This Year, Think Yourself Healthier

This Year, Think Yourself Healthier

I have an idea for the coming year. Before fulfilling the rest of your resolutions, you might want to try this: Think positively!

There is always a lot of talk about the power of positive thinking. Is there any basis to it? Research suggests that there is.

A recent study done in England followed 166 senior citizens for six years to see how attitude affected their health. The researchers administered a questionnaire to see how people approached health problems. They also took saliva and blood tests that measured cortisol levels and C-reactive protein, markers for stress and inflammation.

Over the years, people who looked at their health problems in a more positive light had lower cortisol and C-reactive protein levels. The positive thinkers handled stress better and had less inflammation than their more pessimistic counterparts.

Another study done at Yale followed 598 people who were at least 70 years of age (and initially without disability) for 11 years. As some became ill or disabled, those with a positive attitude were 44 percent more likely to fully recover than those with a negative attitude.

In addition, a review of 84 studies found a strong relationship between optimism and physical outcomes. Regardless of the severity of disease, the effect held. This included cancer outcomes, heart disease, pregnancy outcomes and immune strength.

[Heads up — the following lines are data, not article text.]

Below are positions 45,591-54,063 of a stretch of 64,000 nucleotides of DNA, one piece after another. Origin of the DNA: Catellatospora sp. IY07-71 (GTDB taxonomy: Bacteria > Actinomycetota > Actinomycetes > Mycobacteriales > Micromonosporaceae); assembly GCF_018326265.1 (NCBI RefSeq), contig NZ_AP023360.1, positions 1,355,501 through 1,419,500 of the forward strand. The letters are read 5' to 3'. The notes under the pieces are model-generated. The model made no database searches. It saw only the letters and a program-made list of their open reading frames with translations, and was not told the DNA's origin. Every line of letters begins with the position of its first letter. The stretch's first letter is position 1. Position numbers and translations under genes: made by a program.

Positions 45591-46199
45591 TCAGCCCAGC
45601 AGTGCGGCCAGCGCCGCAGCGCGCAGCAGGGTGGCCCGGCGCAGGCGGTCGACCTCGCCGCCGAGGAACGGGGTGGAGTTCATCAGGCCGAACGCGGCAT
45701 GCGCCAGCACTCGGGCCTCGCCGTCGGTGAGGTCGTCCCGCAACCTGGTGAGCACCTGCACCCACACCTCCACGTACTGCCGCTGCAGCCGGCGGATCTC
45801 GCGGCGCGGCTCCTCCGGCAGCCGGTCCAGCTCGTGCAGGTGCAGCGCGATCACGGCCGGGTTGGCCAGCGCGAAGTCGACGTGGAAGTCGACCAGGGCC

Cultivate positive thinking
There are some people who look at the glass as half empty others who see it as half full. And then there is another group that sees it as always totally full (with liquid and air). How can you become the latter? Here are five ways to start.

  1. Hang out with positive people. Negativity can be contagious and conversely, so can positivity.
  2. In a stressful situation, try to find the silver lining. As an example, if you get lost driving with your husband because he refuses to ask for directions, start paying attention to where you are and enjoy the different scenery.
  3. Give positive feedback to those around you. There is always something positive you can say even when it might be tough. In the above scenario you can thank your husband for driving safely.
  4. Give positive feedback to yourself. We are often harder on ourselves than anyone else. Cut yourself some slack. As an example, you can be proud of yourself for not losing your temper with your husband who is getting you hopelessly lost!
  5. Keep a gratitude journal. If you can find several things a day to be grateful for, your attitude will change and you will find that you feel better physically.

It is important to your emotional and physical well-being that you find a way to be optimistic. It is all in how you look at things. In the words of Abraham Lincoln, “Most folks are about as happy as they make up their minds to be.”

Medically reviewed in January 2020.

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